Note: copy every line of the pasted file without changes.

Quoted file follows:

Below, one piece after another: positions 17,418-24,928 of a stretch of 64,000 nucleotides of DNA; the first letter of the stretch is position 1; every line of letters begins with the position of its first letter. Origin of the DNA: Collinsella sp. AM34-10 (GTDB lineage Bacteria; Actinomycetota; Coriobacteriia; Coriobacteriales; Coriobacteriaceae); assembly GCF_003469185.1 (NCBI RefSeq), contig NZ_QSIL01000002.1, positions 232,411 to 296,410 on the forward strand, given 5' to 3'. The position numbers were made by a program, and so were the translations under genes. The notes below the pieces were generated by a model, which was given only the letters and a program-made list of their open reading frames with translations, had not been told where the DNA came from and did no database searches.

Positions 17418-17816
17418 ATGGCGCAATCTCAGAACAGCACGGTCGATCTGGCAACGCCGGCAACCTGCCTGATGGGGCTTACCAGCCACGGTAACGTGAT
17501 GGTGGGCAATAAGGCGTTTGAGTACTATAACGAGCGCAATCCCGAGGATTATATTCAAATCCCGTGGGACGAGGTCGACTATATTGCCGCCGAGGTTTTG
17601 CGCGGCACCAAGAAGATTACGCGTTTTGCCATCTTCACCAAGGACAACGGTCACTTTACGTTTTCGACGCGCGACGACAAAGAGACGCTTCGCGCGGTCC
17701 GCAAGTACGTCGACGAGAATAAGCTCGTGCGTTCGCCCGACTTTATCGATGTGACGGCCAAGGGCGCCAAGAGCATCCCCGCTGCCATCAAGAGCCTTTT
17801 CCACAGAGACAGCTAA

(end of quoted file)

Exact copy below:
Below, one piece after another: positions 17,418-24,928 of a stretch of 64,000 nucleotides of DNA; the first letter of the stretch is position 1; every line of letters begins with the position of its first letter. Origin of the DNA: Collinsella sp. AM34-10 (GTDB lineage Bacteria; Actinomycetota; Coriobacteriia; Coriobacteriales; Coriobacteriaceae); assembly GCF_003469185.1 (NCBI RefSeq), contig NZ_QSIL01000002.1, positions 232,411 to 296,410 on the forward strand, given 5' to 3'. The position numbers were made by a program, and so were the translations under genes. The notes below the pieces were generated by a model, which was given only the letters and a program-made list of their open reading frames with translations, had not been told where the DNA came from and did no database searches.

Positions 17418-17816
17418 ATGGCGCAATCTCAGAACAGCACGGTCGATCTGGCAACGCCGGCAACCTGCCTGATGGGGCTTACCAGCCACGGTAACGTGAT
17501 GGTGGGCAATAAGGCGTTTGAGTACTATAACGAGCGCAATCCCGAGGATTATATTCAAATCCCGTGGGACGAGGTCGACTATATTGCCGCCGAGGTTTTG
17601 CGCGGCACCAAGAAGATTACGCGTTTTGCCATCTTCACCAAGGACAACGGTCACTTTACGTTTTCGACGCGCGACGACAAAGAGACGCTTCGCGCGGTCC
17701 GCAAGTACGTCGACGAGAATAAGCTCGTGCGTTCGCCCGACTTTATCGATGTGACGGCCAAGGGCGCCAAGAGCATCCCCGCTGCCATCAAGAGCCTTTT
17801 CCACAGAGACAGCTAA